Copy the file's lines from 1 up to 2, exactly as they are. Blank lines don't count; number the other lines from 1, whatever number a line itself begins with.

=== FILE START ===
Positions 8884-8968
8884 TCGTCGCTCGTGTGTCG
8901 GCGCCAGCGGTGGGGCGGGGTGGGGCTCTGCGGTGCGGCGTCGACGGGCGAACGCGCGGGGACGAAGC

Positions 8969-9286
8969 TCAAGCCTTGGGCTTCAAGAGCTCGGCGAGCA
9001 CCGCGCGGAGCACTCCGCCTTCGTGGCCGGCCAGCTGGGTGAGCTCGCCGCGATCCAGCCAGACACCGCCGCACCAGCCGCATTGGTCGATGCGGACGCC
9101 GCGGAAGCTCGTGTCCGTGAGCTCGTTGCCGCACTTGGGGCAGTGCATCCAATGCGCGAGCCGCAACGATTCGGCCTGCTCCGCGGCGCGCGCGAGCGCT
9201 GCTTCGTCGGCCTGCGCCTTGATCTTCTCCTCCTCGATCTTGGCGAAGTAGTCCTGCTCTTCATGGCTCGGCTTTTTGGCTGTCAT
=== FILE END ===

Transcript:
Positions 8884-8968
8884 TCGTCGCTCGTGTGTCG